Prostitution in Libya
Prostitution in Libya is illegal, but common. Since the country's Cultural Revolution in 1973, laws based on Sharia law's zina are used against prostitutes; the punishment can be 100 lashes. Exploitation of prostitutes, living off the earnings of prostitution or being involved in the running of brothels is outlawed by Article 417 of the Libyan Penal Code. Buying sexual services isn't prohibited by law, but may contravene Sharia law.
Many of the sex workers are from Nigeria (over 1,000 in 2015). There are also sex workers from other sub-Saharan African countries such as Ghana, Liberia and Sierra Leone. Desperate to flee the poverty of their countries, they have often been trafficked to Libya with the promise of a job in Italy. Some are working as prostitutes in Libya to pay off debt bondage in the hope of travelling on to Italy.
Libya is a destination and transit country for men and women from sub-Saharan Africa and Asia subjected to sex trafficking. Instability and lack of government oversight continued to allow for human trafficking crimes to persist and become highly profitable for traffickers. As reported by international organisations in 2016, trafficking victims—including men, women, and children—are highly vulnerable to extreme violence and other human rights violations in Libya by government officials.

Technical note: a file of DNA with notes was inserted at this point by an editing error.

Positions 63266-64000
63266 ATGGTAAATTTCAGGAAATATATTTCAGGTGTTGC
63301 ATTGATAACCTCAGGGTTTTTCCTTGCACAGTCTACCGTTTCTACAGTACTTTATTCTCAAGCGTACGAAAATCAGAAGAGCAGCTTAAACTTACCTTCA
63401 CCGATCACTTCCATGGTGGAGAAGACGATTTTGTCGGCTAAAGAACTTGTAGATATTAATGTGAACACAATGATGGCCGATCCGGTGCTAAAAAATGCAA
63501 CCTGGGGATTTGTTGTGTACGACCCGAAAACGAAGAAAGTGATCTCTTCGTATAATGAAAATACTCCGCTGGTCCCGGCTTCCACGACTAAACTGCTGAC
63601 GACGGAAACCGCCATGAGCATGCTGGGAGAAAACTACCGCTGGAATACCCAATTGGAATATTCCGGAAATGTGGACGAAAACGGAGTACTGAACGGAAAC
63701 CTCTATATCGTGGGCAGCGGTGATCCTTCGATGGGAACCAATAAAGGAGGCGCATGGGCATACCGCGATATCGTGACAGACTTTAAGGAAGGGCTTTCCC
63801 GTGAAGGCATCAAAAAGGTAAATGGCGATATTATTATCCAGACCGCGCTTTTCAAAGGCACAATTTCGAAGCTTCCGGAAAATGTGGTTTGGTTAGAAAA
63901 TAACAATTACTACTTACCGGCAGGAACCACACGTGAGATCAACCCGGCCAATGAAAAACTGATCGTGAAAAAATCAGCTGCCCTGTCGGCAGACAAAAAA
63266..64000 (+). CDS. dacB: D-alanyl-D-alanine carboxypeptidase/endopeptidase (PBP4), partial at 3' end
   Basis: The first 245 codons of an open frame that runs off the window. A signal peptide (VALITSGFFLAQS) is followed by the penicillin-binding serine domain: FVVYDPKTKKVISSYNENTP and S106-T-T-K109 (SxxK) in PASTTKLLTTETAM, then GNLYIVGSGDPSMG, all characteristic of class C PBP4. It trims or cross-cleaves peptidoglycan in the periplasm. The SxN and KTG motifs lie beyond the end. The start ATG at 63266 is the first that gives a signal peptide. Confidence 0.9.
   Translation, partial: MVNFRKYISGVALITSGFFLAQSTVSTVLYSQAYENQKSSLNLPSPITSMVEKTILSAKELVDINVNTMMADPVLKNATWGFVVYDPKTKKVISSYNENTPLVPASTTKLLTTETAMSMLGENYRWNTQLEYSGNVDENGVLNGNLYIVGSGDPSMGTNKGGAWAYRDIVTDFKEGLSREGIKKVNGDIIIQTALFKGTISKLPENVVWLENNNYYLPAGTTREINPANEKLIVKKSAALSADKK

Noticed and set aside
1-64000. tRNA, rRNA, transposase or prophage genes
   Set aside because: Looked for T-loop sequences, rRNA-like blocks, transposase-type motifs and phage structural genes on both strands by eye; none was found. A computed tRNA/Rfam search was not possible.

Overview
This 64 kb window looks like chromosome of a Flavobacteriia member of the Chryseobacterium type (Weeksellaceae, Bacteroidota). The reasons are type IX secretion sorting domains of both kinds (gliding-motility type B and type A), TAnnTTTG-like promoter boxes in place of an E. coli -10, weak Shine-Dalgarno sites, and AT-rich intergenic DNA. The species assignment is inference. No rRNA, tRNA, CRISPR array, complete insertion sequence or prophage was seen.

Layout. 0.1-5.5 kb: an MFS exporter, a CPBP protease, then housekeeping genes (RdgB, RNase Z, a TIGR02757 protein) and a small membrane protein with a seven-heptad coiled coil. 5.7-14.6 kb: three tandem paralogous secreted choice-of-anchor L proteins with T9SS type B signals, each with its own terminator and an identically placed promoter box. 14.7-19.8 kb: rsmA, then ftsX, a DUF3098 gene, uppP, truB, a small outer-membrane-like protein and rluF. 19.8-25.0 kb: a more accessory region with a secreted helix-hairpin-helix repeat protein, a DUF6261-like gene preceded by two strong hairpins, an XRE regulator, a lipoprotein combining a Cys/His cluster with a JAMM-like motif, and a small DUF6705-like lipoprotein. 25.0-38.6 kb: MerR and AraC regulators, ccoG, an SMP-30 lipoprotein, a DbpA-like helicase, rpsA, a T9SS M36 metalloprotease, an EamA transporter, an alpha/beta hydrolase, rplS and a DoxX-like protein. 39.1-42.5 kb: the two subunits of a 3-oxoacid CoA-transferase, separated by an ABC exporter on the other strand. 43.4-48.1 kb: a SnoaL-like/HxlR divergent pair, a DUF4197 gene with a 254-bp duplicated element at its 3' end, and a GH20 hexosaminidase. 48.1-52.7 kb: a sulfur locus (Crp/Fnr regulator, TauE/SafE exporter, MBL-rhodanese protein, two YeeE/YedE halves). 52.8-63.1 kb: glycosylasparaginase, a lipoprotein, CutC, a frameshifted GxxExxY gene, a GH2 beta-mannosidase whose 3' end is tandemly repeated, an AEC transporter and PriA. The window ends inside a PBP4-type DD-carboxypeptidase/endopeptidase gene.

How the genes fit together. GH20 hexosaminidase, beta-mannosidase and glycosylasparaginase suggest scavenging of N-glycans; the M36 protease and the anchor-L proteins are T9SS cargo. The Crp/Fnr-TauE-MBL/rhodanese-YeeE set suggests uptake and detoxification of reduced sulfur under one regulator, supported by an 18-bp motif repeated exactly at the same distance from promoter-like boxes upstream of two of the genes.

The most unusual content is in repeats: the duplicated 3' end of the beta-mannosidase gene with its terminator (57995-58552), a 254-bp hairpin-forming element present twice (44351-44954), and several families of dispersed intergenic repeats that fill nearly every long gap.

Migrants in Libya are extremely vulnerable to trafficking, including those seeking employment in Libya or transiting Libya en route to Europe. Prostitution rings reportedly subject sub-Saharan women to sex trafficking in brothels, particularly in southern Libya. Nigerian women are at increased risk of being forced into prostitution. Trafficking and smuggling networks that reach into Libya from Niger, Nigeria, Chad, Eritrea, Ethiopia, Somalia, Sudan, and other sub-Saharan states subject migrants to forced prostitution through fraudulent recruitment, confiscation of identity and travel documents, withholding or non-payment of wages, and debt bondage.
The United States Department of State Office to Monitor and Combat Trafficking in Persons ranks Libya as a "Special Case" country.
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